The recommended daily amount depends on age, height, weight, and level of physical activity: in the case of an adult of average height, 65 g (13%-15% of total energy). To achieve it, it is enough to make sure that in the three main meals there is a portion of meat, fish, eggs, legumes, etc.
According to a study from the Hebrew University of Jerusalem (Israel), a breakfast rich in protein and healthy fats can help reduce blood glucose levels in case of type 2 diabetes.
Foods rich in carbohydrates have the greatest impact on blood glucose levels, so special attention should be paid to them.
Limit simple sugars or carbohydrates, refined flour, and products made with them (table sugar; “white” bread, pasta, and rice; fruit juices and sugary drinks; baked goods such as cookies, cakes, etc. ).
They have a high glycemic index (IG), that is, their digestion is very fast and they pass into the blood immediately. This causes elevated insulin production, increasing your risk of resistance.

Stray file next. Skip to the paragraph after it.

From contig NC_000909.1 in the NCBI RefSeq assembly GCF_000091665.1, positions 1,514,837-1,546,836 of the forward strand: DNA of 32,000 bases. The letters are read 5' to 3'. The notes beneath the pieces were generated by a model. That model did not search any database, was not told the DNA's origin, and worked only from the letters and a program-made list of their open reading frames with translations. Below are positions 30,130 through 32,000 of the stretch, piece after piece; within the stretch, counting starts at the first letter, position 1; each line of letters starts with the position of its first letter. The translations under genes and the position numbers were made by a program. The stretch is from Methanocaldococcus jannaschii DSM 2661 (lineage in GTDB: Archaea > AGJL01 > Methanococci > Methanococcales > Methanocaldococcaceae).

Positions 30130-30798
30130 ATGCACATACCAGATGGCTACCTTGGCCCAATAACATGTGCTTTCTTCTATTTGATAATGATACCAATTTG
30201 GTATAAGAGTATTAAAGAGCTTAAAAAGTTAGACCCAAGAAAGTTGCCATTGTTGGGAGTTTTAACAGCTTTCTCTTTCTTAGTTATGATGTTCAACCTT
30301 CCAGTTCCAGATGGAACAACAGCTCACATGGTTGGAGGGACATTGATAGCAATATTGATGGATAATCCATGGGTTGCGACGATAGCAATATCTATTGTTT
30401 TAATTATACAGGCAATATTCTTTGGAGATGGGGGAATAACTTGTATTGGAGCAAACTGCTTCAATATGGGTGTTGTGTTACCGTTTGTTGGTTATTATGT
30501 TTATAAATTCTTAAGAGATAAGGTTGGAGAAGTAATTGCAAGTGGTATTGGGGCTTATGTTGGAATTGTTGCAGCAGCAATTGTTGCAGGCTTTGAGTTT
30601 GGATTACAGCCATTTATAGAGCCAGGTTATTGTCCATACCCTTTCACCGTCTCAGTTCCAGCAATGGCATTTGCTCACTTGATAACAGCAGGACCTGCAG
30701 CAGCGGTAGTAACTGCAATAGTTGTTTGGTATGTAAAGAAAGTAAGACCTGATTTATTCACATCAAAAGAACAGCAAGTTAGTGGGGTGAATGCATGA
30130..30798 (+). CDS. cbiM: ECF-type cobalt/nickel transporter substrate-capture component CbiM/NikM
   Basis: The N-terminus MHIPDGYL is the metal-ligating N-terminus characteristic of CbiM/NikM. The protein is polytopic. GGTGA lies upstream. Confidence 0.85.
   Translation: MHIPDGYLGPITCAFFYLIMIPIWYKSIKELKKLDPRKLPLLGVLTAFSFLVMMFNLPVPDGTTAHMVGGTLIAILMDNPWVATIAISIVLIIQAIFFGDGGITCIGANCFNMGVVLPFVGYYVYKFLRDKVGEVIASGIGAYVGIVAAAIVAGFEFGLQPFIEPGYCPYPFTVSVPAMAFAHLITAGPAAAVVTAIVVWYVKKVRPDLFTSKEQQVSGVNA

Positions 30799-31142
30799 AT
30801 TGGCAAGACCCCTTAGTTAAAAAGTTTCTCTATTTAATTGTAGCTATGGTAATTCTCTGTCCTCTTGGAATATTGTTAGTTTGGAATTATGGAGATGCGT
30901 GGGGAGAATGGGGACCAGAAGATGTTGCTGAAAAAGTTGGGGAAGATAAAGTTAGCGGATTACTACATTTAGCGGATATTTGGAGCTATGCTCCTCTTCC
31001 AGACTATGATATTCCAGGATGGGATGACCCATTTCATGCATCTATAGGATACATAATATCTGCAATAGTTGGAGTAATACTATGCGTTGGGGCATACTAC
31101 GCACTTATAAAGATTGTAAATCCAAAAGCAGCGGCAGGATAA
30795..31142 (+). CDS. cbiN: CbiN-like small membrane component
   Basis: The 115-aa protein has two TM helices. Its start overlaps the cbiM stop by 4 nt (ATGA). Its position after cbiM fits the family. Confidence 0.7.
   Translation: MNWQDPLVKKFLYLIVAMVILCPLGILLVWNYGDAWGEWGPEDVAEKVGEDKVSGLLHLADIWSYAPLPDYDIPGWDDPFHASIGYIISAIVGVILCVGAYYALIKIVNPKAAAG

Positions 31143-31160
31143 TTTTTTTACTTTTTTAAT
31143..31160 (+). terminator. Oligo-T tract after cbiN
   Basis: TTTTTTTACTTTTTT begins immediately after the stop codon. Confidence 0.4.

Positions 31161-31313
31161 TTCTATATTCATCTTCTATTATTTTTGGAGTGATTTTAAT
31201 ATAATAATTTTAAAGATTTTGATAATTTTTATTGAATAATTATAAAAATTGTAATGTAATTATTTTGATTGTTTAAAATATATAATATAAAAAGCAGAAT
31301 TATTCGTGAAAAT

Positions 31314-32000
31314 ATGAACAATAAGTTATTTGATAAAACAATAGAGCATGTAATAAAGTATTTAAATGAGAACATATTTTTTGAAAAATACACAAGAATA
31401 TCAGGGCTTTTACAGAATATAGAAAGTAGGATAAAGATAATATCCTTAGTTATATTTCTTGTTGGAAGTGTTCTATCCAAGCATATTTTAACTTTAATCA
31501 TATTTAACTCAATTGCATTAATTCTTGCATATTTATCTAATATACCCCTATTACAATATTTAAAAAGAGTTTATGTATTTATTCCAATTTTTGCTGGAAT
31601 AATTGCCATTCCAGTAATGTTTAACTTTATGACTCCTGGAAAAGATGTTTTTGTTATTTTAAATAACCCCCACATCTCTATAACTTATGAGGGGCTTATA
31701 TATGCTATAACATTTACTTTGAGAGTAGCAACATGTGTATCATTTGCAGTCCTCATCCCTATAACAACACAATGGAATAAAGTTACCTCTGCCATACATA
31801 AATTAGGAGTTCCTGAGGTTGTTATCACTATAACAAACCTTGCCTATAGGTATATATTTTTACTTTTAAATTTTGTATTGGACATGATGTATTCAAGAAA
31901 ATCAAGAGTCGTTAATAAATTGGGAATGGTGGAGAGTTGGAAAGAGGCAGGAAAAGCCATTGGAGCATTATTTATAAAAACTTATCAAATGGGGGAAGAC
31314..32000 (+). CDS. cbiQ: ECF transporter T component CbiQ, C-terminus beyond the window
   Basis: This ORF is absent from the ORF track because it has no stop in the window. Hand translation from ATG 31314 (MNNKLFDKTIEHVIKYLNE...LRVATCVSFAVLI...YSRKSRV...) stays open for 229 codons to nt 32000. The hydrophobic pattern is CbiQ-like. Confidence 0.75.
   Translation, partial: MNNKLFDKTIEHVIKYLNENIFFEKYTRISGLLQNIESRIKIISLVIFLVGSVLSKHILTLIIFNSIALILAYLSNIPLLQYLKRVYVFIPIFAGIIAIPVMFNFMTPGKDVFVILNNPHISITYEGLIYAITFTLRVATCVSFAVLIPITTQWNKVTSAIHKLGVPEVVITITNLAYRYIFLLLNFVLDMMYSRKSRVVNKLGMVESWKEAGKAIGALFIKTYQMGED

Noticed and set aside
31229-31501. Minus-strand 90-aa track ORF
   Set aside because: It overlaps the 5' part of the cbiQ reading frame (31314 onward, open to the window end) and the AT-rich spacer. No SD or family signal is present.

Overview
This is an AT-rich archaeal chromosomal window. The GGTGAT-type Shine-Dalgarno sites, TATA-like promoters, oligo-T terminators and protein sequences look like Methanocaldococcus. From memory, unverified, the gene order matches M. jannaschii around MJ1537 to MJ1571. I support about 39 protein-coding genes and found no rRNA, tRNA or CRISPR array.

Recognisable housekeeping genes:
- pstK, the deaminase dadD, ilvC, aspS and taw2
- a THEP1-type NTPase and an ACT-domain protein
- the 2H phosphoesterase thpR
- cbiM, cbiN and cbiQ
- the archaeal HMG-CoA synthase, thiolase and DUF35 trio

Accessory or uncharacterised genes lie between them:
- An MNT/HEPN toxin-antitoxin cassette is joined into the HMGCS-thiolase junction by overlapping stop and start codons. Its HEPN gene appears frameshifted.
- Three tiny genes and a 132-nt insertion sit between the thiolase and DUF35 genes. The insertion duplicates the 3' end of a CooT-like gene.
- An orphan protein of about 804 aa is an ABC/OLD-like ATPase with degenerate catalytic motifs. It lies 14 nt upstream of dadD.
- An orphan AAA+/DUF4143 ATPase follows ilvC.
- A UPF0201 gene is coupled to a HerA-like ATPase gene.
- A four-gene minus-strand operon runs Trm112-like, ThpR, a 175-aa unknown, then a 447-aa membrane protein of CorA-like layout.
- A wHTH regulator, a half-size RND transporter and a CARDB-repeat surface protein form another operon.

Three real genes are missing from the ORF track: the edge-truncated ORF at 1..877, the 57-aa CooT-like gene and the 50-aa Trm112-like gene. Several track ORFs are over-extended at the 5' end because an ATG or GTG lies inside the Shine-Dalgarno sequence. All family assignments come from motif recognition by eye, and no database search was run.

It is advisable to choose whole grains (bread, rice, cereals without added sugar, quinoa, buckwheat, etc.) and legumes: due to their richness in fiber they have a lower GI, so they raise blood glucose more slowly.
The recommendations on fat intake in the case of diabetes have been changing in recent years as a result of the results of new research.
There is no unanimous opinion on fats and their relationship with diabetes: there are those who insist on limiting all of them and others who opt for a more innovative position and suggest choosing “healthy” fats, such as virgin olive oil, nuts, blue Fish…
They “allow” foods rich in saturated fat or cholesterol, such as eggs and some dairy products (fermented milk such as yogurt and some cheeses), since it has currently been shown that they are not harmful to health, but rather provide benefits.
Experts from the University of Cambridge (United Kingdom) have shown that daily yogurt helps reduce the risk of diabetes 2.
Cocoa flavonoids have a protective and anti-diabetic effect. Research from the Polytechnic Institute and Virginia State University (USA) published in the Journal of Agricultural Food and Chemistry showed that chocolate consumption could help prevent type 2 diabetes and obesity. It should be consumed with a high cocoa content and in small quantities.